Bufflehead Duck, One of Diverse Divers at Aransas Bay
Dr. James J. S. Johnson
And God blessed them, saying, Be fruitful, and multiply, and fill the waters in the seas, and let fowl multiply in the earth. (Genesis 1:22)
Diverse birds have lived and thrived upon planet Earth ever since God created bird-life on Day #5 of Creation Week. One of the major categories of God’s avian inventory are the waterfowl we call “ducks”, some of which dive to get their food. The Bufflehead duck is one such diving duck (in contrast to perching duck, dabbling ducks, and whistling ducks), and is described on the Sea Duck Joint Venture website as follows:
Bufflehead [Bucephala albeola] The bufflehead is the smallest diving duck in North America. Males weigh about 450 g (1 lb.) and females 325 g (11 oz.). Breeding males are striking with a black head glossed green and purple, a large white patch covering the back of the head, a black back, white underparts, and black wings with a large white patch covering most of the inner wing.
[Quoting from https://seaduckjv.org/meet-the-sea-ducks/bufflehead/ .]
The Bufflehead female, however, is mostly brownish-hued, with grey sides and breast, white underside, and a white cheek patch that is shaped like an oval, almost like the shape of a fallen bowling pin. [See Kevin T. Karlson, “Waterfowl of North America: A Comprehensive Guide to All Species”, page 10.]
The Bufflehead’s cousins include the goldeneye ducks, such as the Common Goldeneye (Bucephala clangula) and Barrow’s Goldeneye (Bucephala islandica).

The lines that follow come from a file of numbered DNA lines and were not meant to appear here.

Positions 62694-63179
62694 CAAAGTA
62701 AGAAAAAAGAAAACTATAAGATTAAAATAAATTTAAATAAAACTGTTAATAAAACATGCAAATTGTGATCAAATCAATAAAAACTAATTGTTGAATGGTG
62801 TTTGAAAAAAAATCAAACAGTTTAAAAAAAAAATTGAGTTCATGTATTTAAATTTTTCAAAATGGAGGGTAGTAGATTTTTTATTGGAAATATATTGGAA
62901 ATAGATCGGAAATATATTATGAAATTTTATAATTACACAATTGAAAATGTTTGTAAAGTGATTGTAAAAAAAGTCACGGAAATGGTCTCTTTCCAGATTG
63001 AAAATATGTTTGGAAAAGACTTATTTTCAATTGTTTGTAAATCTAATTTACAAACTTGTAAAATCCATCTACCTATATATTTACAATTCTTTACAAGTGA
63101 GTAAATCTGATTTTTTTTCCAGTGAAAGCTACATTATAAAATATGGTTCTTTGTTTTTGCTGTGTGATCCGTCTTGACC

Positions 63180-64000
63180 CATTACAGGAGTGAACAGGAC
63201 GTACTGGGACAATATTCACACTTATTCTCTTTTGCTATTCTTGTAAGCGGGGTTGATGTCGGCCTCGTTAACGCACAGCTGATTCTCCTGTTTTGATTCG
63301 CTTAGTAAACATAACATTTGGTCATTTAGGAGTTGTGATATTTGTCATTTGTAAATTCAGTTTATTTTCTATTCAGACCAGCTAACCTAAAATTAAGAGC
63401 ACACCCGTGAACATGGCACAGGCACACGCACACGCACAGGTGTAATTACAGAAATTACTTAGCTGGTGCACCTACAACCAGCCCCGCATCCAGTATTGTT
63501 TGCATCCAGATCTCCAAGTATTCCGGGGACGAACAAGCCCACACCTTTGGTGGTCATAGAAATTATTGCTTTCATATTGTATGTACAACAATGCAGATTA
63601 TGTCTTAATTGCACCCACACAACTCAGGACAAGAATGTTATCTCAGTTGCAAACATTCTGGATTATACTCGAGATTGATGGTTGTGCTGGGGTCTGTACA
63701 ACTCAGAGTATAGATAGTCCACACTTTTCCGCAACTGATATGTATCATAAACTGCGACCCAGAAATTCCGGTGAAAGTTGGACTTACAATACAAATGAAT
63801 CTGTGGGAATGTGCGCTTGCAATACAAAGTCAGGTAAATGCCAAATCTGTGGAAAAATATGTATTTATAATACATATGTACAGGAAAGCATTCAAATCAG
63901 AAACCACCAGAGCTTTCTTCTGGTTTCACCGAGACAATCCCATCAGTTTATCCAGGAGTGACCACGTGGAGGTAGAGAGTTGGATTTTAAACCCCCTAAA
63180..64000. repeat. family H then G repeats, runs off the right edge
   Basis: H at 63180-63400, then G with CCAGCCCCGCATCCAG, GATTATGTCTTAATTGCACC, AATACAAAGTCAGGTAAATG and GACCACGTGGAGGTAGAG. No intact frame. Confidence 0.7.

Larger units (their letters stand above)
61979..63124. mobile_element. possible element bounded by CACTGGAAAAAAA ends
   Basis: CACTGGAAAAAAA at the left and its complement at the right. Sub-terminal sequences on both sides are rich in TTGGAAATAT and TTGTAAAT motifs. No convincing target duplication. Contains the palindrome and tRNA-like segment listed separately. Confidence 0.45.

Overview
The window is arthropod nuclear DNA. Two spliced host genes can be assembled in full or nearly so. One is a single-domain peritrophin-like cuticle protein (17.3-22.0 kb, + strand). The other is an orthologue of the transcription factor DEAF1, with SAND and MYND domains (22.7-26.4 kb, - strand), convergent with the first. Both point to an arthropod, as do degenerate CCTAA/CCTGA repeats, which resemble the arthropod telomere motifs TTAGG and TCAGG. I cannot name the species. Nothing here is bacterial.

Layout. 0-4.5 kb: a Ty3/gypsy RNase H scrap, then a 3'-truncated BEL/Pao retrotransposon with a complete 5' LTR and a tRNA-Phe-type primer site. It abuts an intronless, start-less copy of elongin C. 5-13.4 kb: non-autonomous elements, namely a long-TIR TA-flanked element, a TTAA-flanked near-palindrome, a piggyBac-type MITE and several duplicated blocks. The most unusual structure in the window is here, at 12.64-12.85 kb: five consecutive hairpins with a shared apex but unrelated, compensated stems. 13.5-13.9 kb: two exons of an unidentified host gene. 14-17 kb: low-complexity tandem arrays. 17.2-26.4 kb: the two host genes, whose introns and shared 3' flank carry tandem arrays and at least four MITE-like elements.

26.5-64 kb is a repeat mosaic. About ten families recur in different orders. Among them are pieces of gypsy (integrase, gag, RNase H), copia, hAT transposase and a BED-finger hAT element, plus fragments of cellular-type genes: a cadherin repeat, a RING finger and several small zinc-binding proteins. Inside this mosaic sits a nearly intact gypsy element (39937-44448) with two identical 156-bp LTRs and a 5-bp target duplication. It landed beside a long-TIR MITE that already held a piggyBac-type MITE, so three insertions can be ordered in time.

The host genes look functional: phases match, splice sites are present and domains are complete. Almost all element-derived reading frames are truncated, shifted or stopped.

As the range map below shows, the Bufflehead breeds mostly in Alaska and Canada, migrating south into more than half of America’s Lower 48 for over-wintering.
During an over-wintering season, on March 11th of AD1996, I first saw a Bufflehead duck – it was in the part of Aransas Bay (part of the Texas Gulf coast), while visiting Aransas Bay and Aransas Bay National Wildlife Refuge.
That same day my family and I saw many other “winter Texan” migrants (as well as some year-round residents), including several “lifers”: Whooping Crane, Brown Pelican, Pelican, Least Tern, Bonaparte’s Gull, Herring Gull, Laughing Gull, American Coot, Short-billed Dowitcher, Western Sandpiper, Black Skimmer, Black-necked Stilt, American Oystercatcher, Common Goldeneye, Green-winged Teal, Cinnamon Teal, Louisiana Heron, Roseate Spoonbill, White Ibis, and Western Kingbird — not to mention many other birds seen previously elsewhere (e.g., Sandhill Crane, Blue-winged Teal, Great Blue Heron, White Pelican, Double-crested Cormorant, Common Grackle, Western Kingbird, Loggerhead Shrike, etc.)!
Obviously, early March (and winter in general) is a good time for coastal wetland birdwatching at Aransas Bay! What a pleasant time it was, hour after hour, witnessing Gods’ love of variety, exhibited in those beautiful bayside birds!
God loves variety — so should we! (For more on this, see my article “Valuing God’s Variety”, ACTS & FACTS, 42(9):8-9 (September 2012), posted at http://www.icr.org/article/6939 .]
So, if you get the opportunity, check out Aransas Bay National Wildlife Refuge for yourself — unless a hurricane is approaching. (It’s always good to check the weather forecast before you undertake a serious birding adventure.)